Notes: Blackfriars Bridge was the original two level terminus of the
LCDR's City Line from Herne Hill. The temporary terminus was a combined goods and passenger station, the lower level was used for goods and the upper level was used for goods and passengers. The passengers platforms were covered by a 'trainshed' overall roof supported by iron columns and girders. The approach to the booking office was by an inclined road at the south end of the station which was used by cabs and carriages. There was a further pedestrian entrance by stairs at the north end of the station. There were three passenger platforms. Hydraulic lifts were installed in the goods depot for transporting goods between the levels and there was also a wharf on the River Thames.
Although built as a through station Blackfriars Bridge was used as a terminus until the tracks across the Thames and Ludgate Hill Station were ready for opening on 21st December 1864 (temporary station). With the opening of Ludgate Hill and the interchange with the Metropolitan District Railway traffic increased dramatically and the services at Blackfriars Bridge soon proved inadequate. This was eased by the opening of Holborn Viaduct station in 1874 but eventually the LCDR decided to build a new station on the north side of the river which would act as a terminus with two through lines. The new St. Paul's station which had direct interchange with Blackfriars station on the Metropolitan District railway opened on 10th May 1886. By that date Blackfriars Bridge had already closed on 1st October 1885 to allow for track alterations prior to the opening of the new station. This involved demolition of the platforms and the trainshed roof. The main building was retained as a goods depot. St. Paul's was renamed
Blackfriars in 1937 and is still open.
The old station remained in use as a goods depot until closure
in 1964, it was largely demolished four years later although some traces remained into the 1970's and the cobbled access ramp is still extant today. Most of the site was used for office development. The original bridge over the Thames was closed from 27th June 1971 and demolished, the abutments and piers still remain with the southern abutment displaying the arms of the London & Chatham and Dover Railway.
Blackfriars station is to be rebuilt and the office building above it demolished and replaced. The LUL station at Blackfriars will close while the works take place. Initially it was planned for the Underground station to close for 24 months it has been confirmed that it will instead be closed from 2nd March 2009 to late 2011.
After the closure of the existing terminus platforms in March 2009, the through platforms will be extended across Blackfriars Bridge over the River Thames to accommodate 12-car trains (in place of eight today). The platform layout will be altered such that the through platforms will be on the east side of the station (currently the west side) and the terminus platforms on the west side (currently the east side). This means trains to and from London Bridge will no longer have to cross the lines that lead to the terminus platforms.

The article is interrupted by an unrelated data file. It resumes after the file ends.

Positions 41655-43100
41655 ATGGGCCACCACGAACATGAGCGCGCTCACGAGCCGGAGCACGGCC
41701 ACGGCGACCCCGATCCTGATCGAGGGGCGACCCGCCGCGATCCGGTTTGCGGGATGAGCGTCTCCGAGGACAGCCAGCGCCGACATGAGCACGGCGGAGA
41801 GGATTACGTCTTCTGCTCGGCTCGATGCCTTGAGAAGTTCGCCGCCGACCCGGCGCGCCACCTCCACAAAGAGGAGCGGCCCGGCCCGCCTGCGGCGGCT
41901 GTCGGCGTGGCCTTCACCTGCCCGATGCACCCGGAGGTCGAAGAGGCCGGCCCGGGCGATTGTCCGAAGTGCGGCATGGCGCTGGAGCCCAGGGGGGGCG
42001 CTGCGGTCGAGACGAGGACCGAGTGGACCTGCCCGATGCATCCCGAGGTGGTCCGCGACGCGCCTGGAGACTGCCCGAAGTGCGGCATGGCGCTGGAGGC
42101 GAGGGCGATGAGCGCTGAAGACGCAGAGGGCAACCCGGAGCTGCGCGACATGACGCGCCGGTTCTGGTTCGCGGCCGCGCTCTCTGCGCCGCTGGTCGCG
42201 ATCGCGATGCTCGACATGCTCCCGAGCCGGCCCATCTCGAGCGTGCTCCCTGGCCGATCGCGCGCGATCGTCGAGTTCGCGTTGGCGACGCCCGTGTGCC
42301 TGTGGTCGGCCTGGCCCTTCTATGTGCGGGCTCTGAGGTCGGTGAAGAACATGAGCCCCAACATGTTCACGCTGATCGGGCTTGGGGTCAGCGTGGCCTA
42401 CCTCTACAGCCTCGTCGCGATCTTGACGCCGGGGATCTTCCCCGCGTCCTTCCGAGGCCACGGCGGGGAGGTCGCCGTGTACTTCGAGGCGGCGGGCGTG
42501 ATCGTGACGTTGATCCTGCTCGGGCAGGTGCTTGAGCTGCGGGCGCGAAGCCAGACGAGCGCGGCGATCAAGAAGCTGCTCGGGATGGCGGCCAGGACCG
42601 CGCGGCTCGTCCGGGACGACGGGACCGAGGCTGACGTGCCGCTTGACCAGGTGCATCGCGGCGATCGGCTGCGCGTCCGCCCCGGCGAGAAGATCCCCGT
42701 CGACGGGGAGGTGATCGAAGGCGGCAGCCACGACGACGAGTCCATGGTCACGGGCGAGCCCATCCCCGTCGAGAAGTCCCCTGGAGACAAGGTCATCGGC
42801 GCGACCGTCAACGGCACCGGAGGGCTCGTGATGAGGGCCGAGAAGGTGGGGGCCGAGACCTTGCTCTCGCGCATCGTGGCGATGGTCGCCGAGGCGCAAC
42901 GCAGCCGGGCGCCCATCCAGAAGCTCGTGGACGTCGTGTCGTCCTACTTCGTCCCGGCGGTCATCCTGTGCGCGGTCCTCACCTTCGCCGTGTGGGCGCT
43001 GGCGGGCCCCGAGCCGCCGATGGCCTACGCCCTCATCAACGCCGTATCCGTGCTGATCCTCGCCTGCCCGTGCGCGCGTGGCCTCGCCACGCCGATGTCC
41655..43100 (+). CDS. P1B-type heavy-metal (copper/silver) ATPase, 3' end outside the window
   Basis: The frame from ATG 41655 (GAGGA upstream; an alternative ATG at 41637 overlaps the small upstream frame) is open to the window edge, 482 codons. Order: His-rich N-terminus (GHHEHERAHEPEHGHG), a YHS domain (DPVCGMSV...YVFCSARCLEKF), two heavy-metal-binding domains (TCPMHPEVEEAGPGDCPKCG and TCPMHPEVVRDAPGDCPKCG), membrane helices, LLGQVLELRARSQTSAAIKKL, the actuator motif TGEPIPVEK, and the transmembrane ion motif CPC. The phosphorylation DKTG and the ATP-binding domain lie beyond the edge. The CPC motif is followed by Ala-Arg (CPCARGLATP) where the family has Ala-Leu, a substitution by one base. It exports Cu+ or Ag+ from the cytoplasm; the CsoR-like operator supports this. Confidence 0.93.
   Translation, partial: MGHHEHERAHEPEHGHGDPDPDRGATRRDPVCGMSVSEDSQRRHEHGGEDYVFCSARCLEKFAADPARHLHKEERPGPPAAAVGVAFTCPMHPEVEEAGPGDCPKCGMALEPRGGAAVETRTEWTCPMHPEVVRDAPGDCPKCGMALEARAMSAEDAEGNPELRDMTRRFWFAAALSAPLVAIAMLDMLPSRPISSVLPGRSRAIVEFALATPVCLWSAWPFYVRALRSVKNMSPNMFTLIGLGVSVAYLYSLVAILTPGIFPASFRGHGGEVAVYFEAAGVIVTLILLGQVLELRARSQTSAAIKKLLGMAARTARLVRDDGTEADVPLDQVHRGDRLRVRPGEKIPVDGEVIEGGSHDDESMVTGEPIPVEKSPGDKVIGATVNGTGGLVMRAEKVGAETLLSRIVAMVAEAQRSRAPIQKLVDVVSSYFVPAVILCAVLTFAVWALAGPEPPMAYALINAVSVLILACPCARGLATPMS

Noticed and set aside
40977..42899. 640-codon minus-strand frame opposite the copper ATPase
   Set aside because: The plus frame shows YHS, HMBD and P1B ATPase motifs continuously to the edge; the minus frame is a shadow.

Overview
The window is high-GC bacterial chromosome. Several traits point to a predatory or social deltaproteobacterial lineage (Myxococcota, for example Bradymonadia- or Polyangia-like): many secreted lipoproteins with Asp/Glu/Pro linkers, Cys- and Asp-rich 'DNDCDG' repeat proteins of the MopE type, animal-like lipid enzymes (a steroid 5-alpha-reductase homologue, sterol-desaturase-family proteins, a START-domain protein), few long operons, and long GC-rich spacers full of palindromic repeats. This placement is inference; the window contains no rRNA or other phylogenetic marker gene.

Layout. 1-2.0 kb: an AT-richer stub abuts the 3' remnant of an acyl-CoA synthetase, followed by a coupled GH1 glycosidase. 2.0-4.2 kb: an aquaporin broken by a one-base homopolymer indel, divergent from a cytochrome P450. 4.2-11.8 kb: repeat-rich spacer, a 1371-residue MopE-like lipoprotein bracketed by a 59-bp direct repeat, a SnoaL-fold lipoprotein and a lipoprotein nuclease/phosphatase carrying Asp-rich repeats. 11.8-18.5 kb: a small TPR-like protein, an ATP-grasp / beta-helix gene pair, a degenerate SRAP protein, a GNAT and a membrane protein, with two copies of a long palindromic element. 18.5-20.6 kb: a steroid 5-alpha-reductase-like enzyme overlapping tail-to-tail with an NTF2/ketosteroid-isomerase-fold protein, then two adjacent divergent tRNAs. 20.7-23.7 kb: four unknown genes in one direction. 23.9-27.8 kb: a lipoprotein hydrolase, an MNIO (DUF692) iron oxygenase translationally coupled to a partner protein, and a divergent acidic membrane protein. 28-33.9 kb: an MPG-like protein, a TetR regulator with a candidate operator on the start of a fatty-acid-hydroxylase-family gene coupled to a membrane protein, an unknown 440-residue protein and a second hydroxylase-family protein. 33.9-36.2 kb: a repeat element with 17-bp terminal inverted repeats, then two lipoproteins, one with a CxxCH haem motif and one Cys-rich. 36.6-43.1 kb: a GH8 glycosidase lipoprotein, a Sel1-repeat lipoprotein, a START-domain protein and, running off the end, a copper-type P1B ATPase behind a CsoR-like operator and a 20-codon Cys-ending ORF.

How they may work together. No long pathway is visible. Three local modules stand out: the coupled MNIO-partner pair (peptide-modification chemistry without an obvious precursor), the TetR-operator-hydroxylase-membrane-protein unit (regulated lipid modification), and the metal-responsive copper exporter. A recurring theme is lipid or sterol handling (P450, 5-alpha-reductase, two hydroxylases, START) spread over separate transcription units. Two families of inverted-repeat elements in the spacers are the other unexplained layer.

The works will involve making use of the disused piers from the original bridge. The number of terminating platforms will be reduced from three to two in the process, but some terminating services will become through services, and the increased length will allow longer trains to terminate at Blackfriars. In addition there will be an additional station entrance on the South Bank and the ticket offices for National Rail and LUL services will be combined.
BRIEF HISTORY OF THE LCDR's
The Metropolitan Extensions Act of 1860 gave the London Chatham
& Dover Railway access to the City, authorizing a 4.5 mile
line from Herne Hill across the river to join the Metropolitan
Railway at Farringdon Street.
The 'City Line' was far more than the Chatham could cope with
financially, but the possibilities for through traffic were
vast. To the north the G N R and the Midland could be reached
and to the south were the L B S C R and L S W R at Clapham Junction
from where the G W R and L N W R could be reached via the West
London Line. All these companies were approached to partake
financially and all eventually profited from the scheme gaining
the right to work trains to their own goods and coal depots
in South London.
The line from Herne Hill to the Elephant and Castle was opened
on 6 October 1862 and on to Blackfriars Bridge on 1 June 1864.
Intermediate stations were initially provided at Camberwell,
Walworth Road and Borough Road and later at Loughborough Junction.
The Thames was eventually bridged and by 21 December 1864 a
temporary station at Ludgate Hill was in use, a permanent station
being opened on 1st June 1865. It had two narrow island platforms
but the station was rebuilt in 1910 with a single broader island
Chatham was not allowed to